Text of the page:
A beloved former civil rights activist and Atlanta community leader was fatally shot in his front yard yesterday. Police say that the unknown shooters also stole his black Lexus which was later recovered.
Barney Simms, 70, was pronounced dead on the scene. He died of what appeared to be a single gunshot wound. Simms’ body was found by a neighbor in the bushes that separated the two properties. His front door was also discovered to be unlocked and open.
According to the Atlanta Journal-Constitution, witnesses heard gunshots around 4 p.m. Simms lived on Connally Drive in southwest Atlanta.
WSB-TV writes that neighbor Russell Rowden heard the shots.
“I live on the next street over. I was sitting in the back. I heard two shots that’s it, I didn’t know what they was.”
Neighbors say that Simms’ home had been burglarized four times in the past, and they had been encouraging him to get surveillance cameras installed on the property.
Councilman Andre Dickens expressed the collective shock of friends and neighbors over the shooting. All agreed that Simms was known for his generosity and loving nature.
“Barney is the type of person who would give the shirt of his back. He would give him the car keys, the wallet, whatever it is. Everyone knows this about Barney, he is a loving and generous person.”
Atlanta residents and political and community leaders have turned to social media and are expressing an outpouring of their respect and admiration for Barney Simms.
Simms leaves behind an impressive legacy of community and government service:
- Executive with the Atlanta Housing Authority (retired)
- Co-Chairman of the Board for the Walter and Andrew Young Family YMCA in Southwest Atlanta
- Chairman for the Fulton County Department of Family and Children Services
- Chairman of the Board for Atlanta Victim Assistance
- Leader of Atlanta’s License Review Board
- Educator at Perimeter College
- Neighborhood Association President
- The Antioch Urban Ministries
Councilman Dickens also echoed the cry of other community leaders that efforts needed to be undertaken to curtail the violence that plagues Atlanta.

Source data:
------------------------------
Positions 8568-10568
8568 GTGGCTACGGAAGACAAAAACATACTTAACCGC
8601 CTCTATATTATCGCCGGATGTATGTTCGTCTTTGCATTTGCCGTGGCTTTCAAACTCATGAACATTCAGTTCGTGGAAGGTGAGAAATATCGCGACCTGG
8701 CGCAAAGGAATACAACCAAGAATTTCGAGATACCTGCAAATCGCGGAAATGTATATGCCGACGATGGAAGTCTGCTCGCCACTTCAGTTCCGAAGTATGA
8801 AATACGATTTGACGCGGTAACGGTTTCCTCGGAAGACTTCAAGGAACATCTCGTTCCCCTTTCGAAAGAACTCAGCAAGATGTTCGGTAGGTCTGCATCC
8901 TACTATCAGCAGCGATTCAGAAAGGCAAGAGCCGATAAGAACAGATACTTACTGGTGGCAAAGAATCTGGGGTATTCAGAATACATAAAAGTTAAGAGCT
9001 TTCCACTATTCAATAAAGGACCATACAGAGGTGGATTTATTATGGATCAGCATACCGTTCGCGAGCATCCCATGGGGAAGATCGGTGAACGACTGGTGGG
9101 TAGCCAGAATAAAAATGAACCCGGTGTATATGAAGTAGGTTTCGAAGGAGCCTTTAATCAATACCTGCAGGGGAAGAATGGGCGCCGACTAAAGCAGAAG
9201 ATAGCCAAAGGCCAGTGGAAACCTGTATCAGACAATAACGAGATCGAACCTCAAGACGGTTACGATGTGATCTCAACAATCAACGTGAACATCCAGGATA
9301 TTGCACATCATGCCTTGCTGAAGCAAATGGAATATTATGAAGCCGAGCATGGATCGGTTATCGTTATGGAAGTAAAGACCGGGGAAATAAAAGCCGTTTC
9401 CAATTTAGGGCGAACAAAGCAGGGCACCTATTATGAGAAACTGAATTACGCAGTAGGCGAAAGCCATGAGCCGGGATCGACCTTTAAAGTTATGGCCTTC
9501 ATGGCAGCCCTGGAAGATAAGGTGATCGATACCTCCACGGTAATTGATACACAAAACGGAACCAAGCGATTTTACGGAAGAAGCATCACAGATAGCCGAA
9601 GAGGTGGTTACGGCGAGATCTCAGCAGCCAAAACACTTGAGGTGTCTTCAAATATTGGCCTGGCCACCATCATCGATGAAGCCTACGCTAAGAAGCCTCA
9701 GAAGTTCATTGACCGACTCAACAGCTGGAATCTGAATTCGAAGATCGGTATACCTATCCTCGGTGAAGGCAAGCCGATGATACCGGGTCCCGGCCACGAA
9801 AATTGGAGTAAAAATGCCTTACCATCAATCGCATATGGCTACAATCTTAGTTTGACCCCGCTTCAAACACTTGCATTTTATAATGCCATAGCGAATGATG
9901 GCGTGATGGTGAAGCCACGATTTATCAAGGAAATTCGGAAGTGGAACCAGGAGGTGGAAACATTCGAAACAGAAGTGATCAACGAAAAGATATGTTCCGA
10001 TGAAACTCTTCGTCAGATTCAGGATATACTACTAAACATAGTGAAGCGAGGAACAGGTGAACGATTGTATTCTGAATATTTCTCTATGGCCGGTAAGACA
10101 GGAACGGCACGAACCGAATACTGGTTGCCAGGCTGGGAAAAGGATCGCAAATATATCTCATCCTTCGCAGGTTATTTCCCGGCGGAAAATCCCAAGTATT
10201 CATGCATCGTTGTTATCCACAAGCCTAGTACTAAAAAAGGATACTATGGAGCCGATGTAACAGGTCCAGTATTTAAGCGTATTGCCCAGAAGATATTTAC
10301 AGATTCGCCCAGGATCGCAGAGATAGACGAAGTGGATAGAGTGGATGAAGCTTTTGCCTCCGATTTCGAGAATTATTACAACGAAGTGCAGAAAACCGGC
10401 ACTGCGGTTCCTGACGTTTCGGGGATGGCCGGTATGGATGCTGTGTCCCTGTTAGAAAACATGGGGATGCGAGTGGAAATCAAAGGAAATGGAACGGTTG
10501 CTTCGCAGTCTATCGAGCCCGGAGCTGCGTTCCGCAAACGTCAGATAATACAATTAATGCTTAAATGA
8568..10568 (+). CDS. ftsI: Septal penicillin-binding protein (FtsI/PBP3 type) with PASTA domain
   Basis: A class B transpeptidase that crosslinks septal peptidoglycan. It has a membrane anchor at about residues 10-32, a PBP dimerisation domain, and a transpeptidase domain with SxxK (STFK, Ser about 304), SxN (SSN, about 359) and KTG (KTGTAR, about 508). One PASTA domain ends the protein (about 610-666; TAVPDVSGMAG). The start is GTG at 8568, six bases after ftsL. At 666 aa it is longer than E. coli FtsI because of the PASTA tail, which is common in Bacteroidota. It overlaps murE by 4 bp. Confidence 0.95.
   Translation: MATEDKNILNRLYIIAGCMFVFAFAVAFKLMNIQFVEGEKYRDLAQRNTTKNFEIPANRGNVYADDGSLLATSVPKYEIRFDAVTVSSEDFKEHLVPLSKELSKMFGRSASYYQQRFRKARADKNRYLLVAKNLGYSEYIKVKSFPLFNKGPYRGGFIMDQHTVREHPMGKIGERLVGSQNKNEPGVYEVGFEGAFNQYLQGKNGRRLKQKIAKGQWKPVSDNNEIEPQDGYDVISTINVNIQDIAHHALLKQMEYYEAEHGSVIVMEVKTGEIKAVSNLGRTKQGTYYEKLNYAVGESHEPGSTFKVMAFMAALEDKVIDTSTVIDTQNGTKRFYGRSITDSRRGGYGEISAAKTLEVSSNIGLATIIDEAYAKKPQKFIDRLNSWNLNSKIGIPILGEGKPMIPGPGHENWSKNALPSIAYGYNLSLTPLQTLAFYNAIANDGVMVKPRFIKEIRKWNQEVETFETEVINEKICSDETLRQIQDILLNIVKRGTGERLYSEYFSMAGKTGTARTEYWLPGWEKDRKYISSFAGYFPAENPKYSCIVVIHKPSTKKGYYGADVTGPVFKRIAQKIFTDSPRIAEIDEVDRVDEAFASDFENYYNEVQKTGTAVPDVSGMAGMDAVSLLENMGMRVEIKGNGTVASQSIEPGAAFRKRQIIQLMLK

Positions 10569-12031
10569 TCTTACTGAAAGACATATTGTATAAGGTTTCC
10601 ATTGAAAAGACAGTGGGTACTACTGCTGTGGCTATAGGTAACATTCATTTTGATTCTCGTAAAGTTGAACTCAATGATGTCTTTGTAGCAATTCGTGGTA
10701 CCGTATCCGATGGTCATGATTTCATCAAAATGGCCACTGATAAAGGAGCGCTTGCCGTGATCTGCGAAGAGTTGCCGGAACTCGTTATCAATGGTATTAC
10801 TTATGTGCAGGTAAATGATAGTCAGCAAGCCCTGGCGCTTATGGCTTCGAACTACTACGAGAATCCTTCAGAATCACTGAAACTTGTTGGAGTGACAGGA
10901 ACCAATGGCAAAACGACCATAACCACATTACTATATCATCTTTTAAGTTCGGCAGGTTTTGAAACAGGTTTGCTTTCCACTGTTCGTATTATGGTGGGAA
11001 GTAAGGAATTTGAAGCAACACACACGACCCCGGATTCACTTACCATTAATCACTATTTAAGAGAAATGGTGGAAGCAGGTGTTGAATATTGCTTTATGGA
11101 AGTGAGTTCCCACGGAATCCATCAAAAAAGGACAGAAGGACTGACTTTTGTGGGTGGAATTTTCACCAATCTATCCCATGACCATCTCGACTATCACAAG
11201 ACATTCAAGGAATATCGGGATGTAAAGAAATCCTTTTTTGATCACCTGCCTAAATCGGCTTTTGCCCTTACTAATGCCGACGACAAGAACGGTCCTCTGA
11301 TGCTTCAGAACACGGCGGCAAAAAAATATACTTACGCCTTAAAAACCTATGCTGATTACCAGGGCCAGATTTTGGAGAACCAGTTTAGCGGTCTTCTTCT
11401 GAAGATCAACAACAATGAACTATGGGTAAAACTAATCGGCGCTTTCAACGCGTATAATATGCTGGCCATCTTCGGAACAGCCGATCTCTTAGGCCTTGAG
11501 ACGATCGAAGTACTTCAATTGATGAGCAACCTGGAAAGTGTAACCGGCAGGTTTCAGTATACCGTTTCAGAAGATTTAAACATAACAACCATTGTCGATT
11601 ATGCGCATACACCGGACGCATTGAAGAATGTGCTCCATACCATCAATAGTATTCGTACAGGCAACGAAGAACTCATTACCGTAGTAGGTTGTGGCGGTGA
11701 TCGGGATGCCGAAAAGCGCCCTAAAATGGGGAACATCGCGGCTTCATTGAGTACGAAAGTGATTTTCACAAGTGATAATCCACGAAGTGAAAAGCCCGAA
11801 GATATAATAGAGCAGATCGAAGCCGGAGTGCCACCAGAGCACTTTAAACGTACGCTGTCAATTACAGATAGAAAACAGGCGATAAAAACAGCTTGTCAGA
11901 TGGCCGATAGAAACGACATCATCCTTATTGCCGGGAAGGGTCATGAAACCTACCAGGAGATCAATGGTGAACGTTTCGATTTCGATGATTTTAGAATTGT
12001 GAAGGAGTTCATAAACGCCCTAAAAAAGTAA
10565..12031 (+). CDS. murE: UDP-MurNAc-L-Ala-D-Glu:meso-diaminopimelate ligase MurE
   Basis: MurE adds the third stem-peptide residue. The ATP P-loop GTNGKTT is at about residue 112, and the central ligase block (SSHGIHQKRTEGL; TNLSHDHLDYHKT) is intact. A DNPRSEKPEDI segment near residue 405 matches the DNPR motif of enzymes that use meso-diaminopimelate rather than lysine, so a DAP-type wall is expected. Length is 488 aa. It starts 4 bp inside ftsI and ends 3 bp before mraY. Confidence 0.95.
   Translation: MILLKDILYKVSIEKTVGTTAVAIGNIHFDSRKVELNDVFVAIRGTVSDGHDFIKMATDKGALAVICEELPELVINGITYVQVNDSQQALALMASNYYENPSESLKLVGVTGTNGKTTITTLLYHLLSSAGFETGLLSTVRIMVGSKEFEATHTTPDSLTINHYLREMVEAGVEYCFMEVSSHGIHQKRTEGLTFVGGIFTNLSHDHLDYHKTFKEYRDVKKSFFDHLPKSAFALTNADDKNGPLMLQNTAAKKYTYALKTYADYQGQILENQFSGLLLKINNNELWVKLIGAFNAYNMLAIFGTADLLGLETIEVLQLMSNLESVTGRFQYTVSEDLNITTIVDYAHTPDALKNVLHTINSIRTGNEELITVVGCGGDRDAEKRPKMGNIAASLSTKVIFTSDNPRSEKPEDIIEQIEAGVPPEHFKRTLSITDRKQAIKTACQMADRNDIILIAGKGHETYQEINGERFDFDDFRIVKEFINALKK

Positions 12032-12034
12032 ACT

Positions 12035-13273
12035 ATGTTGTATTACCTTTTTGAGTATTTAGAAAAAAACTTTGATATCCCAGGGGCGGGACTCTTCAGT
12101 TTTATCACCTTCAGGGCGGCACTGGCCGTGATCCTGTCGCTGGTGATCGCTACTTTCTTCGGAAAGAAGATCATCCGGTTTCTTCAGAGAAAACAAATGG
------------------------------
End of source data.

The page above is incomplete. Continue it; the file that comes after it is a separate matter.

“It’s time for us to really redouble our efforts in making sure we stop senseless violence throughout the metro region.”
Simms carried a passion for causes such as affordable housing and neighborhood development. Atlanta City Councilwoman Keisha Lance told the Atlanta Journal-Constitution that he was a pillar of the community. She said that he would just as easily put on a pair of jeans and a shirt to pick up trash in his neighborhood as he would put on a fine suit to meet with change leaders.
“I am simply heartbroken by the senseless killing of Barney Simms. As an active and gracious leader of the Bonnybrook community, there was no task, too big or too small, that he engaged in to make his neighborhood, and city, a better place.”
Fox 5 reports that a large gathering of family, friends, and city leaders, including former Atlanta mayor Shirley Franklin, quietly assembled outside of the Simms home on Saturday evening as investigators combed the area for evidence.
A small but growing makeshift shrine was started in the driveway as mourners struggled for peace and answers.
Brenda J. Muhammad, executive director of Atlanta Victim Assistance, spoke of the significance of Simms death as it relates to the city’s crime rate. Simms served as a chairman of the board for Atlanta Victim Assistance.
“It’s so, so sad that the chair (of) an organization that serves victims of crime, ultimately has become one. I hope his death is a clarion call that we’ve got to do something about the violence that plagues our community.”
Barney Simms was a member of the well-known Antioch Baptist Church North for more than 45 years.
No arrests have been made yet in the case, and the investigation continues to be ongoing. Police are processing his recovered vehicle, which was found in East Point shortly before midnight on Saturday, for evidence.
[Photo by Davis Turner/Getty Images]